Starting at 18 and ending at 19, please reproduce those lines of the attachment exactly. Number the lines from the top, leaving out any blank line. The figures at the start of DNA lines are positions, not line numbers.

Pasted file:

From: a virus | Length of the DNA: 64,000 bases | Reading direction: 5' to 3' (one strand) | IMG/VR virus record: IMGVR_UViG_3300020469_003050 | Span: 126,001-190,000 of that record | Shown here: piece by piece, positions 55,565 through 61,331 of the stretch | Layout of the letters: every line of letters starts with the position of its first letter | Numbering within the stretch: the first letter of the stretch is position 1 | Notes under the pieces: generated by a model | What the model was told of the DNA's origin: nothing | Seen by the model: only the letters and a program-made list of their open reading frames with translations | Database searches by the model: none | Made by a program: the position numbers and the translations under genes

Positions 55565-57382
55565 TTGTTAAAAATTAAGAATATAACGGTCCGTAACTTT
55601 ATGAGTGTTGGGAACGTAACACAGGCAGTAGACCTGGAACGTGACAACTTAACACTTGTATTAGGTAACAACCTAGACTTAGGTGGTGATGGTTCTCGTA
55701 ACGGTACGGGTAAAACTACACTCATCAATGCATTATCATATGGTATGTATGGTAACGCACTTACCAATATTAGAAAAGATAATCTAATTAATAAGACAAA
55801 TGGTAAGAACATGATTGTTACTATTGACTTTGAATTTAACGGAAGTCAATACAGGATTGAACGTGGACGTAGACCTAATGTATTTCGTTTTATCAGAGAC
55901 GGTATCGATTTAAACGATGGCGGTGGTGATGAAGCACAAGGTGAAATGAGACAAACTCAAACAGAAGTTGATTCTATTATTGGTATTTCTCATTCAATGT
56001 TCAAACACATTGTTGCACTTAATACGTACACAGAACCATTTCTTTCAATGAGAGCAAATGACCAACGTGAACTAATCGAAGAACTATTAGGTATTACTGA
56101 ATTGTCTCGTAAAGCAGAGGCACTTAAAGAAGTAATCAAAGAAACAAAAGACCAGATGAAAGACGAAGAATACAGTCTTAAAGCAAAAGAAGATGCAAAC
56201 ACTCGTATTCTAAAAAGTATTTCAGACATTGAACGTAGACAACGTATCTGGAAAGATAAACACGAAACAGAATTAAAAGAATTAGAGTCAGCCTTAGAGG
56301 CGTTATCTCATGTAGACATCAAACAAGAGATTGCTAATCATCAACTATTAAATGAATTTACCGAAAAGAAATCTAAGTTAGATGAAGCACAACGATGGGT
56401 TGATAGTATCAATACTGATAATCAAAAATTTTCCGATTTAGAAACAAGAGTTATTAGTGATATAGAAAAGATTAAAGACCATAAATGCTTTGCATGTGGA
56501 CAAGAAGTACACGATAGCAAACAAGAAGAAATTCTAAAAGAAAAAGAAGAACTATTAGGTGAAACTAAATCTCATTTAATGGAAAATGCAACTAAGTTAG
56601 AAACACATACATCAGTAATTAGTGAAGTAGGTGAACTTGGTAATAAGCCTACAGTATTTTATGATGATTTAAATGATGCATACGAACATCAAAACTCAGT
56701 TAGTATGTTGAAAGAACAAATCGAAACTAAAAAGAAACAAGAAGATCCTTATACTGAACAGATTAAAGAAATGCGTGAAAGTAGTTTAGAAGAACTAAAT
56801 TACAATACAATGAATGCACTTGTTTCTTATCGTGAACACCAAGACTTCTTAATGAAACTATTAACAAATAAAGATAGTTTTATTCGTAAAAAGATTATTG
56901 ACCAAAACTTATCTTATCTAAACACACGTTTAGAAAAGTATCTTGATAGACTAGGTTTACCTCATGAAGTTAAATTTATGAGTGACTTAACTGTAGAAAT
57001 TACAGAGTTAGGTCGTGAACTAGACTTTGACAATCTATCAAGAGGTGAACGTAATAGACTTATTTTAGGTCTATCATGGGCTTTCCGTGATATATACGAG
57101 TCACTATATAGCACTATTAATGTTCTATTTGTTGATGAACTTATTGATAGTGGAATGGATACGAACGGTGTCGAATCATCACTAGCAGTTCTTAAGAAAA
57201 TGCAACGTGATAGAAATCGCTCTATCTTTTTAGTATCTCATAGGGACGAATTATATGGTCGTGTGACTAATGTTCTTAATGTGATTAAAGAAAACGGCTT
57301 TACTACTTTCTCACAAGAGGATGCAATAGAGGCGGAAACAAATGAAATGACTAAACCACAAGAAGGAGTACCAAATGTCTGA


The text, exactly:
57001 TACAGAGTTAGGTCGTGAACTAGACTTTGACAATCTATCAAGAGGTGAACGTAATAGACTTATTTTAGGTCTATCATGGGCTTTCCGTGATATATACGAG
57101 TCACTATATAGCACTATTAATGTTCTATTTGTTGATGAACTTATTGATAGTGGAATGGATACGAACGGTGTCGAATCATCACTAGCAGTTCTTAAGAAAA